Saturday, October 4, 2008

What is my religion?

My recent posts on the elements of religion and not taking religion too literally lay the groundwork for the more difficult question of what is my religion. I'll frame this discussion using the elements identified in my earlier post.

Culture: I live in a Christian culture. Although my Christian culture views pagans as evil and has spent centuries trying to eradicate paganism, elements of paganism are actually still entrenched in my culture. We see them in Christmas, Easter, Halloween, and May Day traditions, and in the names of our months and days of the week. We also see paganism in our culture's fantasy novels. As someone who reads fantasy novels, I am accustomed to finding paganism in most of the fiction I read.

I grew up Quaker, not all my life, but from mid-childhood through college. There's also a less obvious, but more powerful way that Quakerism influenced me. My values were influenced by how my mother raised me. My mother's values were influenced by the way her mother raised her. My mother's mother was brought up in a Quaker family. Even though my mother was not raised Quaker, she was raised with Quaker values, because she was raised with her mother's values, and she passed those values on to me. Transmission of values through my family is what made me feel instinctively that certain things are right or wrong. The education provided by Quakerism is what gave me a conceptual framework to understand the meaning of these values.

Theology: I am a universalist. I believe that there is some indescribable something that is too abstract for us to understand directly. Religions are different ways humans have of making something concrete which helps us glimpse that which is abstract. Religions are human constructions and susceptible to corruption. As I've written in two recent posts, the way they often go wrong is that people believe the religion is the end itself, and they become devoted to the religion rather than using the religion as a telescope to see what is beyond. To me, this is idolatry.

Some people would call me a nontheistic. I don't believe in the reality of an anthropomorphized God or gods. I do believe that these anthropomorphized gods can be a part of what I described as "making something concrete which helps us glimpse that which is abstract." But the idea that there really are actually beings who control what happens, appear to us in visions, or send us signs, is just not true in my belief system.

However, I don't think of myself as a nontheistic. Talk of God makes sense to me, it's just that my conception of God is different. What I believe in is a sort of magic (but not really magic) sense of connection between everything. It makes sense to me when Christians say, "God is love." What I believe in is described in Joe Crookston's "Sylvan Song." Here is just a part of the lyrics:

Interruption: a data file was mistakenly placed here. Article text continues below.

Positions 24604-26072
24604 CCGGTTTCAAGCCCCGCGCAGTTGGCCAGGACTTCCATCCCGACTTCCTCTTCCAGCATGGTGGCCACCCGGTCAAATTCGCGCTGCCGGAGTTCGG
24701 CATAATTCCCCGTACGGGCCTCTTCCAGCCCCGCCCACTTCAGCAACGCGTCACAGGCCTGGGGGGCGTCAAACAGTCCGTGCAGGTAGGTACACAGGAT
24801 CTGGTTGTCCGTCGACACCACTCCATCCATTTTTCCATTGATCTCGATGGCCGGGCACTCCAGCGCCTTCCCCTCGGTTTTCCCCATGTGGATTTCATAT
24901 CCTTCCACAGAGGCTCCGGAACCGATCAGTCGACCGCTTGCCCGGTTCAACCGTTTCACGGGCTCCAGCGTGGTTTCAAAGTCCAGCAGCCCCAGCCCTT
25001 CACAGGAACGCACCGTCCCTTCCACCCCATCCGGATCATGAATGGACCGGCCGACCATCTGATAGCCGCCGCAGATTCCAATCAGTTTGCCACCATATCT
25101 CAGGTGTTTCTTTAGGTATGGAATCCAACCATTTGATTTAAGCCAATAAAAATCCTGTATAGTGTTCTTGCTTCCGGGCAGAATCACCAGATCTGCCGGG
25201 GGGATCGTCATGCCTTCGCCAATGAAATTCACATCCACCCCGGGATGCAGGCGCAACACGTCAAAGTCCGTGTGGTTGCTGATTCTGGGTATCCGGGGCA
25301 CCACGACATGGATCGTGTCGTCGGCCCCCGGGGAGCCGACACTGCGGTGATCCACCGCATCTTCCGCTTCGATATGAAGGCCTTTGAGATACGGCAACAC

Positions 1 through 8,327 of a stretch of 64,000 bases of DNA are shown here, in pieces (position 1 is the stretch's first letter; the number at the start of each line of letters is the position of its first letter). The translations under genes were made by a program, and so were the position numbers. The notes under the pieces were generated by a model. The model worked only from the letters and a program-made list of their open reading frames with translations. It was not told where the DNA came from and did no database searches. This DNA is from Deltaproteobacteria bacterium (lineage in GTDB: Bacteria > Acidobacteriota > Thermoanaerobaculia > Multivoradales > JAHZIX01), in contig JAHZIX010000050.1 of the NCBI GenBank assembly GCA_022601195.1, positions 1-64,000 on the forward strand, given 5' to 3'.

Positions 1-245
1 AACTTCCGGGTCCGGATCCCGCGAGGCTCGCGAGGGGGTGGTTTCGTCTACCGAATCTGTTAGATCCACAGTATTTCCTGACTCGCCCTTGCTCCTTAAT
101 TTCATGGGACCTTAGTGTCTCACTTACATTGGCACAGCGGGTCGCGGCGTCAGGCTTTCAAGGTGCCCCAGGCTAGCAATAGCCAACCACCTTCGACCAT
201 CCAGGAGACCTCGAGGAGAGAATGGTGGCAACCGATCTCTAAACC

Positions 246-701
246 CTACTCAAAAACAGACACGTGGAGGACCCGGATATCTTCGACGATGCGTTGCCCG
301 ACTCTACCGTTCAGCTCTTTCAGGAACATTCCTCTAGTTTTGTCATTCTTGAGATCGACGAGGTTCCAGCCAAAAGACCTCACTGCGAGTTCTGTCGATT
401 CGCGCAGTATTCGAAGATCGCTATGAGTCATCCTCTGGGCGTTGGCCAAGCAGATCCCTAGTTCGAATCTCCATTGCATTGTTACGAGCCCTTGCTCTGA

It's in the blooming of an orchid
It's in a baby when she smiles
It's in the sugar of a maple
And in the silence of a hawk
It's in your mother and your father

It's also expressed in the concept of "ambient magic" in Tamora Pierce's Circle books. In these books, magic can be found in everyday objects and chores, and can be accessed through meditation, as well as through connecting with other people.

I don't literally believe in magic, any more than I literally believe in a God who talks to people and controls things. When people say, "It was God's will," or "Leave it in God's hands," it makes sense to me because I understand it metaphorically rather than literally. I don't think there is an actual dude doing things. What it means is that there are times when we have to accept that there are forces at work in the universe beyond our control. These forces are not gods deciding how things out to be. These forces are things like the free will of a billion individuals, and the laws of physics.

The sense of magic, or sense of connectedness, is a state of mind, it's something that exists in our neurons. We evolved to have a sense of spirituality because having it helps us work cooperatively with our fellow humans and helps us use the earth in a sustainable way. Because we evolved to have a sense of spirituality, we feel healthier and make better choices when we nurture that sense of spirituality. However, there is diversity among humans. If someone does not have a sense of spirituality, then there may be no benefit for that person to be religious.